By Chris Broussard |
ESPN The Magazine
I'm on record as saying LeBron James is the best player in the NBA.And I stand by that. I'm also on record as saying Kobe Bryant is at the top of my MVP ballot (last Thursday on "NBA Fastbreak"). But uhhh, things are changing. As the voting draws closer and closer, I'm beginning to lean more and more toward Chris Paul. His stats -- as is the case with LeBron and Kobe -- are obviously terrific. But the biggest argument for Paul is how he's put the New Orleans Hornets in contention for the West's best record. When I consider that they're just a game behind Houston for the West's top mark, I find it almost impossible to deny Paul the MVP trophy. Especially when considering his supporting cast. Tyson Chandler is continually improving, but there's no doubt that he benefits greatly from playing with Paul. David West is a very good player in his own right, but I don't think he's an All-Star without Paul. And Peja Stojakovic, while still solid, is about two-thirds the player he was during his heyday in Sacramento. Paul's starting 2-guard? Mo Peterson, who averages 8.3 points a game on 42 percent shooting. • See the full Chris Broussard blog
Mike (Detroit): How do the Twin Eastern Titans in Detroit and Boston match up against Western Teams? Would they be favored in the finals?
John Hollinger: I would definitely favor Boston in the finals; I'd be likely to favor Detroit depending on the opponent and how home court shakes out (though it looks like they'll have it). And that's without considering the Western grind factor -- essentially, these teams started their playoffs around March 1.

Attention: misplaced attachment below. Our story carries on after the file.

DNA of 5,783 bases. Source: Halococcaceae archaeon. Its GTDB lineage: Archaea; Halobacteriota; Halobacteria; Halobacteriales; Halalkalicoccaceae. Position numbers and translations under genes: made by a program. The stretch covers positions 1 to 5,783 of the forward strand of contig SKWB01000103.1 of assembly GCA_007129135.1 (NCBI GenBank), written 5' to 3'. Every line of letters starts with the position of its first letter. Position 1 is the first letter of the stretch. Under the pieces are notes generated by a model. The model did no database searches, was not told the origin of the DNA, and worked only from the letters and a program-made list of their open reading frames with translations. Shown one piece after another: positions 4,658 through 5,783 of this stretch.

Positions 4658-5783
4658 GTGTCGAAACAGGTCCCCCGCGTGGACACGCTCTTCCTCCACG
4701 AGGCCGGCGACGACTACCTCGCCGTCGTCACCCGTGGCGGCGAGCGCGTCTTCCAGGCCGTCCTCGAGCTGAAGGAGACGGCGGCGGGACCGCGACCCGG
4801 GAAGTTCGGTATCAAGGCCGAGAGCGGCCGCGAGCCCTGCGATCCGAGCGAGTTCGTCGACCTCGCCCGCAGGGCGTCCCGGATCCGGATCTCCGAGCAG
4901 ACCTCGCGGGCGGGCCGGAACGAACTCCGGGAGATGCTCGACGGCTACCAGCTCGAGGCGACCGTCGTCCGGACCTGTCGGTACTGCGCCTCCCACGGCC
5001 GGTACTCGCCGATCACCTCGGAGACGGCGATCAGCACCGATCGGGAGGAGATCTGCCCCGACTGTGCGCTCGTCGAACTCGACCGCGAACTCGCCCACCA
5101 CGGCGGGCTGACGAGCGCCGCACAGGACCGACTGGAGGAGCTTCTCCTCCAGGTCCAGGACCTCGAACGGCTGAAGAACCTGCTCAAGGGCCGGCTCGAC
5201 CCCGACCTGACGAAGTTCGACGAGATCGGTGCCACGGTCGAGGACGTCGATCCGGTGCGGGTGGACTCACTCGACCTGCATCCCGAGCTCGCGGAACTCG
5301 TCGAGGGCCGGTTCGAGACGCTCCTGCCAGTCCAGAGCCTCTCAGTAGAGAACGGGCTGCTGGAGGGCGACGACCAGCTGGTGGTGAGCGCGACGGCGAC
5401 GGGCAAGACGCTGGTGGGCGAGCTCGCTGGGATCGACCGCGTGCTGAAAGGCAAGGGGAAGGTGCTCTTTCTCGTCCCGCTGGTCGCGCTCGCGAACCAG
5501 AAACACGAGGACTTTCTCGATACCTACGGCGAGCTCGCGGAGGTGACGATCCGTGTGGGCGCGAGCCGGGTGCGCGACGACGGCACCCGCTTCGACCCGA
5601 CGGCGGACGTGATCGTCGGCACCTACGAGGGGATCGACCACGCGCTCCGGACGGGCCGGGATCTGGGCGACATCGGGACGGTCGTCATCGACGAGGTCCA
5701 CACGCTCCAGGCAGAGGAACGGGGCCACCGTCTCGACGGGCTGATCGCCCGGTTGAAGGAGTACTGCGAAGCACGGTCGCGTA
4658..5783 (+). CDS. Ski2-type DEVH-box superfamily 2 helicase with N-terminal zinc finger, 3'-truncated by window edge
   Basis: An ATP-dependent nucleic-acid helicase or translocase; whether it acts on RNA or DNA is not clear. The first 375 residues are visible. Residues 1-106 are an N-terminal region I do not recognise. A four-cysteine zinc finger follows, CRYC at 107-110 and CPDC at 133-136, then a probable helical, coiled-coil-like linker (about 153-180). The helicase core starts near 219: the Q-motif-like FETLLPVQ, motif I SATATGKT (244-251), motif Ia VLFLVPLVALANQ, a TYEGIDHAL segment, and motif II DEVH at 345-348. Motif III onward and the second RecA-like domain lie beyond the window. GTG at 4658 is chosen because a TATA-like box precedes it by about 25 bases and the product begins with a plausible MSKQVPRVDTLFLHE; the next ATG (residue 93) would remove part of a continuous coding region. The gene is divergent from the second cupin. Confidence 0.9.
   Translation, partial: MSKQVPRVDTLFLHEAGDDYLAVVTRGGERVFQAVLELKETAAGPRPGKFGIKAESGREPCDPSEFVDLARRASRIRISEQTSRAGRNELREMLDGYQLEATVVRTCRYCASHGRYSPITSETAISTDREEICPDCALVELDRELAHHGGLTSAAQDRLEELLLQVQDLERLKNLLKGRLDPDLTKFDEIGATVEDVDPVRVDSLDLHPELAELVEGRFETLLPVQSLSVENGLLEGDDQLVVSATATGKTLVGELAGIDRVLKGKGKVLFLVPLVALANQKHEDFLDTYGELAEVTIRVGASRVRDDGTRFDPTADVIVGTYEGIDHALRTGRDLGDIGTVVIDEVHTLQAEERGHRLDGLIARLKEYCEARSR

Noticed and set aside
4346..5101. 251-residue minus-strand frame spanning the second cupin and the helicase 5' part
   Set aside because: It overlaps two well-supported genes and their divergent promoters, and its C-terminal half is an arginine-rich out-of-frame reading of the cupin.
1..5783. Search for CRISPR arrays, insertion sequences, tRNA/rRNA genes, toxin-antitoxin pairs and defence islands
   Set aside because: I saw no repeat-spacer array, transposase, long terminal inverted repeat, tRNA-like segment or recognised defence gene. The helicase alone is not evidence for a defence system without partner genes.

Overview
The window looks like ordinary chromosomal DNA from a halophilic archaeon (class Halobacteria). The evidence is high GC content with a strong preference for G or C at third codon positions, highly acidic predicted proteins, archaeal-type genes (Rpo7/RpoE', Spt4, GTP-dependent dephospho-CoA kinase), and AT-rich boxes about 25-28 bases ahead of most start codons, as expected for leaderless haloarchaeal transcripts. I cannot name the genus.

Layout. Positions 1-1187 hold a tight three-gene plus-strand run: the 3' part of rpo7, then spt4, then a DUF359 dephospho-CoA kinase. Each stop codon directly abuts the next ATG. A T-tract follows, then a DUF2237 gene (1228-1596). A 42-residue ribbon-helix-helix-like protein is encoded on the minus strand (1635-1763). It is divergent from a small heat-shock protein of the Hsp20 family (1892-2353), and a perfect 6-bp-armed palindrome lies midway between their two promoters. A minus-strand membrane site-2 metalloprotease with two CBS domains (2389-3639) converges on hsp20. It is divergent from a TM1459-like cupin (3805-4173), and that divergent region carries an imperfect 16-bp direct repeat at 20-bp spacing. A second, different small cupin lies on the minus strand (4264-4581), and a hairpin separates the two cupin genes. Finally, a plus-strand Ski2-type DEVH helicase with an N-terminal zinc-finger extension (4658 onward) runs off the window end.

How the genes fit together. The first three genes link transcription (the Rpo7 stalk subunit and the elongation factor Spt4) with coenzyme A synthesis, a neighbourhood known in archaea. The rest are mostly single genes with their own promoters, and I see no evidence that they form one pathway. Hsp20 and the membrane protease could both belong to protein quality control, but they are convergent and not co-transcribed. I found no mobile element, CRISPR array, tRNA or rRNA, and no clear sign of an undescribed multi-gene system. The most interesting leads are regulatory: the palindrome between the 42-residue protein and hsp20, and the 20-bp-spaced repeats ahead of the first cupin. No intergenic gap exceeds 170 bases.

David (CHI): John, you picked HOU to win it all and to win 62 games (if memory serves) before the season. Feeling vindicated on any level?
John Hollinger: I don't know if vindicated is the right word, but I'm glad they made the pick seem intelligent rather than idiotic, as it seemed about 22 games ago.• See the full Hollinger chat
-- Andrew Ayres
Glenn James/Getty Images
Mavs guard Jason Kidd hoists a late 3 attempt that could have won the game for Dallas. But Kidd missed, and the Mavs fell 102-100.
A selection from Henry Abbott's TrueHoop blog:
Lakers forward/center Ronny Turiaf says that he can even endure that dreaded "energy player" tag. It's a label most players shun. (Not only does it imply they are less skilled, but it also tends not to come with a fat contract.)
"People can call me an energy guy," he says, "as long as they realize I also have skills. I don't think the Lakers drafted me just because they wanted someone to run around with a lot of energy. They were looking for someone to do certain things, even shoot. And if my feet are set, and I'm open, I'm going to let it fly."
"Energy player" is one thing. "Cheerleader" is another. Ronny Turiaf does not want to be called a cheerleader. And that's exactly what he has been hearing. From fans. From opponents. From people. And he's determined to put a stop to it.
So that's why, this season, Ronny Turiaf is hardly dancing at all. Tonight he started the game, and finished 4-12 from the floor with 11 points, five rebounds, three assists, four blocks, and just one tiny little boogie only when the game was really exciting deep in the second half.• See the full TrueHoop blog entry
The Celtics emphatically ended the Rockets' 22-game winning streak, 94-74. It was the first game in NBA history in which a team on a winning streak of more than 12 games opposed the team with the league's best outright record. Coming off a 93-91 win at San Antonio on Monday, the Celtics became the first NBA team to win road games in Texas on consecutive days since the Warriors won at Dallas and Houston on Dec. 30-31, 2005.
Boston is now 14-2 (.875) in the second game of back-to-backs this season, on pace to set a team record. The Celtics' best mark to date is 18-4 (.818) in 1983-84.
The last time that the Rockets lost: a 97-89 loss to the Jazz on January 27 -- a week before the Super Bowl!• See more Elias facts